I think we can all relate to these crude yet charming structures. My creative 5 year old transforms the livingroom weekly into a surprising new arrangement of cushions, sofas and chairs from every room in the house. Check out Part 1 and Part 2 of this great series.

via: The BUILDblog

I love Regretsy…every now and then I will stop by and see how ‘DIY meets WTF’!

This morning i smiled when i saw the ‘Half Man Half Pillow’…Barry Manilow Manllow.

“His name is Barry, he is a pillow
With polyfil inside his face, stopping right around his waist
He will just sit there, right on the sofa
And when you sit to watch The View, he will sit and watch it too
And in the candle glow, he’ll be your half stuffed beau
What goes on when you turn the lights out
We don’t need to know.”

via: toothpaste for dinner

I am a HUGE fan of the iPhone and what it has done for technology.  One clever device with so many uses…how did we ever live without it?

And it just seems to get better. A product developed by ‘Square‘, allows payments to be immediately made through any device with an audio jack input. A fast, simple way to accept and make payments. Especially good for small businesses, fundraisers and vendors. Below is a screen shot of a receipt that is sent to your phone or email, no paper receipts!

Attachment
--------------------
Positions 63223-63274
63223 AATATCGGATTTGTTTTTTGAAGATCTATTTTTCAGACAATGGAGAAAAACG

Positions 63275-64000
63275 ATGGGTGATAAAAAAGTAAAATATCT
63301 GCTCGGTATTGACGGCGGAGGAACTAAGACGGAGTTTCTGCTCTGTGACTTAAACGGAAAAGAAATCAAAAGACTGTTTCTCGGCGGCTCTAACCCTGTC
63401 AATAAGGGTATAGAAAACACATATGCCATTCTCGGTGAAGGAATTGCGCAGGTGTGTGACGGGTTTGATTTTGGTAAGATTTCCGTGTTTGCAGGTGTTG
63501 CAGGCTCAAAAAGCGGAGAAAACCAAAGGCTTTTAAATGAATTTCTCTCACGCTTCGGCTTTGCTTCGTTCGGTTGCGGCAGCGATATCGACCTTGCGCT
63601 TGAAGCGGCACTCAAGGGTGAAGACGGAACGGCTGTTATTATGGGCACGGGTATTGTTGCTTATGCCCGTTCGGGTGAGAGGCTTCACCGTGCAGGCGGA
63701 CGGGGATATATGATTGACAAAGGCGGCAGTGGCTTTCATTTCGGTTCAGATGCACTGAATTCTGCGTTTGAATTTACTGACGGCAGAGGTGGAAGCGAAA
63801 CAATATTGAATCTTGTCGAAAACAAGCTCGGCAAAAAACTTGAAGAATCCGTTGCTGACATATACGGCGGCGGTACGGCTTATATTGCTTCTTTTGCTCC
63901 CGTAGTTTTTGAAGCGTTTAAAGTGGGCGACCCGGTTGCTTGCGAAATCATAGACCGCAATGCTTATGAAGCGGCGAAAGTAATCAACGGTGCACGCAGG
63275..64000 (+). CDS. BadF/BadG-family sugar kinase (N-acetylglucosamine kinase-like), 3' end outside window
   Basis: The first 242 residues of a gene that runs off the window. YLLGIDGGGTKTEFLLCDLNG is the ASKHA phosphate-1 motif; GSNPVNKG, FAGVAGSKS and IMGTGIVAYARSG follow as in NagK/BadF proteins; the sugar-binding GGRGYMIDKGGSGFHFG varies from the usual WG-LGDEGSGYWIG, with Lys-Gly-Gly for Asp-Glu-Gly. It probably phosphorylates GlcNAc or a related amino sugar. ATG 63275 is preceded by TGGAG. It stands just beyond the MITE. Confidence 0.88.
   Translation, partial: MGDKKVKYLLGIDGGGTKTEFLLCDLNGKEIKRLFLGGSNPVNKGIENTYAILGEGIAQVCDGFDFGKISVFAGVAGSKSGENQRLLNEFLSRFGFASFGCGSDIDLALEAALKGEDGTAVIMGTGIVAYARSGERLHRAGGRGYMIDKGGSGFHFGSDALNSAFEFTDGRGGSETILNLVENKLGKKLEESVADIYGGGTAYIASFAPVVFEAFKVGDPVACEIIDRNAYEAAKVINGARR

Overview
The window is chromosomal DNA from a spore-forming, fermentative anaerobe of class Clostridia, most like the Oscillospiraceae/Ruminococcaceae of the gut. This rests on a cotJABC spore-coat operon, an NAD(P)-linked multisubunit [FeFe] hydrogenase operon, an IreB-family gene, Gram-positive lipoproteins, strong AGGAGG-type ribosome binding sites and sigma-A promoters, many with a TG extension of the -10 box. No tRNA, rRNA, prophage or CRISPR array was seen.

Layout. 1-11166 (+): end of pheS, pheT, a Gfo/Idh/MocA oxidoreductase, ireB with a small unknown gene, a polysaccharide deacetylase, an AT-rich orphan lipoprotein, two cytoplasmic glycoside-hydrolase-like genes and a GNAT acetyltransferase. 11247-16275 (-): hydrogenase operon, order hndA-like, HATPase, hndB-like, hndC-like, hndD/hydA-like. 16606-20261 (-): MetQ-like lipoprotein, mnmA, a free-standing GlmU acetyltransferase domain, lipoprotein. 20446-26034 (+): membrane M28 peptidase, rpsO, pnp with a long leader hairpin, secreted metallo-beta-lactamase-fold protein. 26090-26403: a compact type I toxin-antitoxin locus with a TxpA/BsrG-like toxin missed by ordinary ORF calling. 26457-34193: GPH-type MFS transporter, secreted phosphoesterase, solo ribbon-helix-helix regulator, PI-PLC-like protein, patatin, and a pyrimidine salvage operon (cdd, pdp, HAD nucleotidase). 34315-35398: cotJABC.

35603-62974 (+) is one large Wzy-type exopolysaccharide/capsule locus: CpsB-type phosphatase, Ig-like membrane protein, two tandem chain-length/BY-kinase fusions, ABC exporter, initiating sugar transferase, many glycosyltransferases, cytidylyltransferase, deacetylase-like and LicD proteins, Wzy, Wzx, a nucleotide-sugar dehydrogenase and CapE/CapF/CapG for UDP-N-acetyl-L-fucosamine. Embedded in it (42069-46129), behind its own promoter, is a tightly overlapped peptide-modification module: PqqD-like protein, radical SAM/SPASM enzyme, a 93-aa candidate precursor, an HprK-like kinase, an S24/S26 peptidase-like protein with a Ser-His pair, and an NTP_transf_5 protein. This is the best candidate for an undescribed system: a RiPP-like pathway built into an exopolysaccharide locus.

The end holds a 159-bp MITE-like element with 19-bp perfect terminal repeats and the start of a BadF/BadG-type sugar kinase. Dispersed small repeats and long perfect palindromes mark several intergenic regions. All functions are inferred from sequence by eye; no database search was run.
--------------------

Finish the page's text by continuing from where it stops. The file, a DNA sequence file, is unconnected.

From the Square website

“In February 2009, Jim McKelvey wasn’t able to sell a piece of his glass art because he couldn’t accept a credit card as payment. Even though a majority of payments has moved to plastic cards, accepting payments from cards is still difficult, requiring long applications, expensive hardware, and an overly complex experience. Square was born a few days later right next to the old San Francisco US Mint.

Today the Square team is focused on bringing immediacy, transparency, and approachability to the world of payments: an inherently social interaction each of us participates in daily. We’re starting with a limited beta and rolling out to everyone in early 2010.”

This video takes you through the process step by step. Have a look….

via: twitter

Polaroid film as we know it died in 2001…and then again by its successor in 2008.
Luckily the Impossible happened.

The Impossible Project started in the Netherlands in October 2008, with the hopes of saving analog instant photography from extinction. They succeeded with its [re]invention.

Their one concrete aim was…”To keep the magic of analog Instant Photography alive by producing a new Instant Film Material.”

The first black and white Instant Film – the PX 100 and PX 600 Silver Shade First Flush, was introduced this week [colour due out this summer]. The film is for an artistic niche market [formerly mass market], and the production process was scaled down to reflect this. 1 million films will be produced in 2010, to increase to 3 million by 2011. The Impossible Project carefully selected artists and photographers to give the new film a try, some of the results of the Impossible Collection can be seen here.

In the 31,536,000 seconds The Impossible Project had to re-invent Instant Photography from scratch, about 300,000,000 Polaroid cameras were saved from becoming obsolete, and Polaroid lovers are once again able to practice their art.

via: The Independent

After fretting for weeks over a school project…I just figured it out a day before the deadline!

This diagram says it all.
[sorry…i don’t know the source!]

@jjthinkinbig tweets